You are here

Michael A. Arbib

Professor of Computer Science, University of Massachusetts at Amherst

Born in England in 1940, Michael A. Arbib grew up in Australia and obtained a BS (honors) from Sydney University, and in 1963 he received his PhD in mathematics from MIT. Arbib became chairman of the Department of Computer and Information Science at the University of Massachusetts at Amherst in 1970 and remained there until the fall of 1986, at which time he joined the University of Southern California. Arbib currently acts as the director of the USC Brain Project, which is engaged in developing new tools and methodologies for neuroinformatics and exploring the evolution of the human language-ready brain.

The thrust of his work is expressed in the title of his first book, Brains, Machines and Mathematics (1964), based on lectures previously given at the University of New South Wales. He believes that the brain is not a computer in the current technological sense, but something else. His career is based on the argument that we can learn much about machines from studying brains, and much about brains from studying machines.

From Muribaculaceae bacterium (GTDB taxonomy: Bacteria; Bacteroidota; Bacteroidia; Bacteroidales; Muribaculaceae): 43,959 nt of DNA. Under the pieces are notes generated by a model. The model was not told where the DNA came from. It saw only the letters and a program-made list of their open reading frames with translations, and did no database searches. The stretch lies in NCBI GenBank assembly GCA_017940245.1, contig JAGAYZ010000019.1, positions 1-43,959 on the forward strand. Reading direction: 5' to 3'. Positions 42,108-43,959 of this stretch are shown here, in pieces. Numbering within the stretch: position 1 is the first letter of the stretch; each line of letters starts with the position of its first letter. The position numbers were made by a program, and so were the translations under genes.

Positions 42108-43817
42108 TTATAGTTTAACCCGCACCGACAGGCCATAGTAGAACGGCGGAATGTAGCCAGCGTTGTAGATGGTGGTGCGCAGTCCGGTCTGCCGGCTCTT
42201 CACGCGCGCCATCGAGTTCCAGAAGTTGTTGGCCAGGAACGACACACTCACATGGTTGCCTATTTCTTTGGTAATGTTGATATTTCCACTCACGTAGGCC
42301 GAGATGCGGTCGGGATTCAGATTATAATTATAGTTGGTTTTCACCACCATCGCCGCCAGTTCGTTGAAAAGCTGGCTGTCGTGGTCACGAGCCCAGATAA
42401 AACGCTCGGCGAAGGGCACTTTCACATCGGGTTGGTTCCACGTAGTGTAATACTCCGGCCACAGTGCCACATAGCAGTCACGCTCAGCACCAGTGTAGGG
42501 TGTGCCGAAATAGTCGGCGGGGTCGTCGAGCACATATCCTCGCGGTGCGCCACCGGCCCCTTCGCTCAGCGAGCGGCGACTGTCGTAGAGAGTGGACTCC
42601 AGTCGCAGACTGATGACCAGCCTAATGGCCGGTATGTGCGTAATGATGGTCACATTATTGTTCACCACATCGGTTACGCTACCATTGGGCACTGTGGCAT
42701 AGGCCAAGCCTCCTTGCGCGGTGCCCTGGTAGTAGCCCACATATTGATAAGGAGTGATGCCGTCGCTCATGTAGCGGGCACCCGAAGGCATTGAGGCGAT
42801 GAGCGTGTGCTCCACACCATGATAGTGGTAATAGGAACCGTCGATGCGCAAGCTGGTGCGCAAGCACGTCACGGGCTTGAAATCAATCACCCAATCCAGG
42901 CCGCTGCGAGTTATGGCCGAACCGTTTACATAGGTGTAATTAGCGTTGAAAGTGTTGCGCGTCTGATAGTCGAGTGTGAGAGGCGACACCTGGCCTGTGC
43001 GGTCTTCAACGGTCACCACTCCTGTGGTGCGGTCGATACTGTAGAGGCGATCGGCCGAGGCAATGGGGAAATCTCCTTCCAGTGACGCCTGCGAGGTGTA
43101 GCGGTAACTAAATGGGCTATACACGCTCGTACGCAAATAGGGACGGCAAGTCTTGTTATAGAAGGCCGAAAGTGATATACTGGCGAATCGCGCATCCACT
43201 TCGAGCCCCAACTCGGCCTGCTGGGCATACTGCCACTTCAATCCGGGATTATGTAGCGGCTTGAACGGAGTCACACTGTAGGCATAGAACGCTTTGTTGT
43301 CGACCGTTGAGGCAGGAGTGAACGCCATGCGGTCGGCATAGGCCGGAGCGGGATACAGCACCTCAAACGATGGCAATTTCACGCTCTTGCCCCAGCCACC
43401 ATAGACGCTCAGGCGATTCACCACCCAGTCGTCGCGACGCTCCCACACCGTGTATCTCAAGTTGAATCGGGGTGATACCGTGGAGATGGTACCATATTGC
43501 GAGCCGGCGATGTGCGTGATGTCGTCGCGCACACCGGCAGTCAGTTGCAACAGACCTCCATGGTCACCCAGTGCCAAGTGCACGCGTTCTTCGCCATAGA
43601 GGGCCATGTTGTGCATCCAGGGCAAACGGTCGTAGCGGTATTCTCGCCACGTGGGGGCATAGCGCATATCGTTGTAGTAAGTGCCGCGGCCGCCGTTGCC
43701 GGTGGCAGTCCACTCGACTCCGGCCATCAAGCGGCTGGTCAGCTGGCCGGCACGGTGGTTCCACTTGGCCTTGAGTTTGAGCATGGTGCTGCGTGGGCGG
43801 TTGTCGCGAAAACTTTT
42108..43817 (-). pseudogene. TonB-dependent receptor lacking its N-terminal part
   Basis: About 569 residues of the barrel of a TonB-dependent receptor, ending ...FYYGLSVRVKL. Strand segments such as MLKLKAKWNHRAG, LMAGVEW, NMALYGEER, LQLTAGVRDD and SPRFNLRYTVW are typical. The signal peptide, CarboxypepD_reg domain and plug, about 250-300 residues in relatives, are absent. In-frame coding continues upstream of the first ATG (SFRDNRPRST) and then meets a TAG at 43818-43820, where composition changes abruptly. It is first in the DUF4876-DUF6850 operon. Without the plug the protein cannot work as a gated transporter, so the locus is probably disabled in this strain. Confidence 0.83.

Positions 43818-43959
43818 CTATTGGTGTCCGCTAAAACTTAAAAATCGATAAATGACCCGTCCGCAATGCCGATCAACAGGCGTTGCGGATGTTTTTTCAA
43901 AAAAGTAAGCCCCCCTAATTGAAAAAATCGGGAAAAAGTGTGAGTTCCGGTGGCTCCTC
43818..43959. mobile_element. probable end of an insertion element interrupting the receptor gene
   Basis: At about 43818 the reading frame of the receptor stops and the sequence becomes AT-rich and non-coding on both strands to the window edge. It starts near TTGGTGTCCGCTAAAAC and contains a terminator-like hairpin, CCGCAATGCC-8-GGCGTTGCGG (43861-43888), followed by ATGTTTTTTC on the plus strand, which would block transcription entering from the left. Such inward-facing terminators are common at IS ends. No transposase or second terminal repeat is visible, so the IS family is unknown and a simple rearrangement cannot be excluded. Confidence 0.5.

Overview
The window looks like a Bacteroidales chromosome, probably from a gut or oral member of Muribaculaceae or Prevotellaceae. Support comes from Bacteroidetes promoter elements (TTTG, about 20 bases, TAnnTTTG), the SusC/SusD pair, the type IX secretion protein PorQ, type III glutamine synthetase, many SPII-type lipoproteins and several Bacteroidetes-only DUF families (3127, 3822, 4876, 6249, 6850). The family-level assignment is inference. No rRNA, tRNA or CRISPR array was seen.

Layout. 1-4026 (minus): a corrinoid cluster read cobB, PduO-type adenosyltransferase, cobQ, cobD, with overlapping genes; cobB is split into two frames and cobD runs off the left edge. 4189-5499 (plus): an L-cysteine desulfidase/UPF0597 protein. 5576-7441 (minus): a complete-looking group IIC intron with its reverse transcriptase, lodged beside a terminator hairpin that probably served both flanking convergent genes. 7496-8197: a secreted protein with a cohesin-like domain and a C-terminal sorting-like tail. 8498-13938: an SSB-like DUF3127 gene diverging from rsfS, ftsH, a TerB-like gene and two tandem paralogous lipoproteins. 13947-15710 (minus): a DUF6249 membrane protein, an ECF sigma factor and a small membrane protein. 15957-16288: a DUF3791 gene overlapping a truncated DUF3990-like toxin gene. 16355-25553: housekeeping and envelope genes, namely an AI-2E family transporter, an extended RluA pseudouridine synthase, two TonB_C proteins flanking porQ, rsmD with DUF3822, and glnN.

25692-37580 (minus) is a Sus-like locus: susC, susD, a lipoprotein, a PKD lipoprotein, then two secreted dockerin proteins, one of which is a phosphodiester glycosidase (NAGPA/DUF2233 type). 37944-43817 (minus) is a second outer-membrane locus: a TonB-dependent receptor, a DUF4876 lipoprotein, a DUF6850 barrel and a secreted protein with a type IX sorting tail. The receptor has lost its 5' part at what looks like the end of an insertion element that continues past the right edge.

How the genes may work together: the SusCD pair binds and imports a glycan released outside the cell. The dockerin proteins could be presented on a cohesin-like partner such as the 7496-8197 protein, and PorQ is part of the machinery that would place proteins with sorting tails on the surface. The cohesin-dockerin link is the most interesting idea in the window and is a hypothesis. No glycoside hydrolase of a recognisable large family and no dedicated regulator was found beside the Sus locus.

His research has focused on the mechanisms that underlie the coordination of perception and action. He approaches this from two levels: via schema theory, which is applicable both in top-down analyses of brain function and human cognition; and through the detailed analysis of neural networks, working closely with the experimental findings of neuroscientists.

An overview of his work as of 1988 is given in The Metaphorical Brain 2: Neural Networks and Beyond (1989). In 1983, he and Mary Hesse delivered the Gifford Lectures in natural theology at the University of Edinburgh, since published as The Construction of Reality (1986), extending schema theory to provide a coherent epistemology for both individual and social knowledge.

Arbib has most recently engaged in research on the evolution of brain mechanisms for human language, pursuing the Mirror System Hypothesis that links language parity (the fact that what the speaker intends is roughly what the hearer understands) to the properties of the mirror system for grasping—neurons active for both the execution and observation of actions—to explain (amongst many other things) why human brains can acquire sign language as readily as speech.

The author or editor of almost forty books, Arbib has most recently contributed to Who Needs Emotions? The Brain Meets the Robot (2005) and From Action to Language via the Mirror System (2006).

  • J. Douglas Mastin